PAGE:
The Camera Kit is simply – Fantastic! Details of the kit and the build instructions can be found here. The first thing that struck me was the quality of the bright green case. This thing is an engineering marvel.
On June 24, 2015, a NGO named NatureBytes began a KickStarter campaign to raise money for a wildlife camera kit based on the Raspberry PI. Based in Berkshire UK, west of London, this conservation group set out to encourage kids to get off the couch and explore nature.
Within a month, the campaign raised £34,164 from 303 backers. This was 108% over the goal of £28,995. At that time, Ol’ Sopwith was living in London and was one of 50 backers who pledged £85.
It was expected the kits would ship in December of 2015, but there were delays caused by the complicated molding process used in creating the cases. I followed the updates closely because I felt their pain. Anybody who has ever been involved in the injection molding process of plastics knows how difficult this can be.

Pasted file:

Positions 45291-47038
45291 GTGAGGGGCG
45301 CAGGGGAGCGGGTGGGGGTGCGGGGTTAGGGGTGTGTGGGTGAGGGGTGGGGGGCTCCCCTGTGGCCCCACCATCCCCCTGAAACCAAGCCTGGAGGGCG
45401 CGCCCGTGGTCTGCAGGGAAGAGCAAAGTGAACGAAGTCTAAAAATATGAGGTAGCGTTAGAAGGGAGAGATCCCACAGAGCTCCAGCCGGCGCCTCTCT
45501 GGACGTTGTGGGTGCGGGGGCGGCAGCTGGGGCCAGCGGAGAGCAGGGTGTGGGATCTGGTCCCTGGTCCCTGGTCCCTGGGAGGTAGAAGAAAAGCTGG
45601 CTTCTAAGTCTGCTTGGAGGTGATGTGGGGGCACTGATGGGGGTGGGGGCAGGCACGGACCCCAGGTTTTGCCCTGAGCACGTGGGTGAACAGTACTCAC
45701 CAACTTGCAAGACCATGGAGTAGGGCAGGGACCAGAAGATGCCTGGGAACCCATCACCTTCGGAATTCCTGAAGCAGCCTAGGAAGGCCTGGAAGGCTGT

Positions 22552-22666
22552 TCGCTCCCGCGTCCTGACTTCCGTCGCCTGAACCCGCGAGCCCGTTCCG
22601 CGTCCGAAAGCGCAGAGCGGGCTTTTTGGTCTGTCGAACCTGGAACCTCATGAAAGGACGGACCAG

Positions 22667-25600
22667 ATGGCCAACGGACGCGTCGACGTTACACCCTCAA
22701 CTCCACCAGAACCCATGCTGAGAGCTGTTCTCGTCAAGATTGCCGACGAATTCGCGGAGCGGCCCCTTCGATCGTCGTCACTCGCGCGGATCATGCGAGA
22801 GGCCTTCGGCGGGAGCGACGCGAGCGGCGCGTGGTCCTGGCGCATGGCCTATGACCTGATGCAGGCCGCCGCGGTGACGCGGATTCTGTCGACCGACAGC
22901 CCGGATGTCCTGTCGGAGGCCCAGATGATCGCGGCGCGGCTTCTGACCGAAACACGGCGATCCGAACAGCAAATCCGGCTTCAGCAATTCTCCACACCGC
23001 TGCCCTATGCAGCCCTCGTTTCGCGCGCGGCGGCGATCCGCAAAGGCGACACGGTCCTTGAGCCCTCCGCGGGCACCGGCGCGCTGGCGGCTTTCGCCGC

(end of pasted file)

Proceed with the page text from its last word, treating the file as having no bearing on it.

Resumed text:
As promised, I have updated the AM2315 temperature sensor “How-To” document for modern times. The changes include:
- The removal of the obsolete quickwire library that caused so much pain.
- Removing quickwire also removed the dependency on Python3.
- Added the very capable i2c library tentacle-pi written by lexruee.
- Use of the Raspian Switch OS means these instructions work on any Pi.
- Streamlined 6-Step process.
I have tested the new procedures on every Pi that I have in the drawer. This includes a Pi v1, v2, vA+, v3, and the Pi Zero. Yup – they all work using the same software and the same pinout. Sweet!
You can download the new document and test script here.
For all of you that have contacted me in the last couple of months trying to get your sensor working, I apologize for the delay in getting this document updated.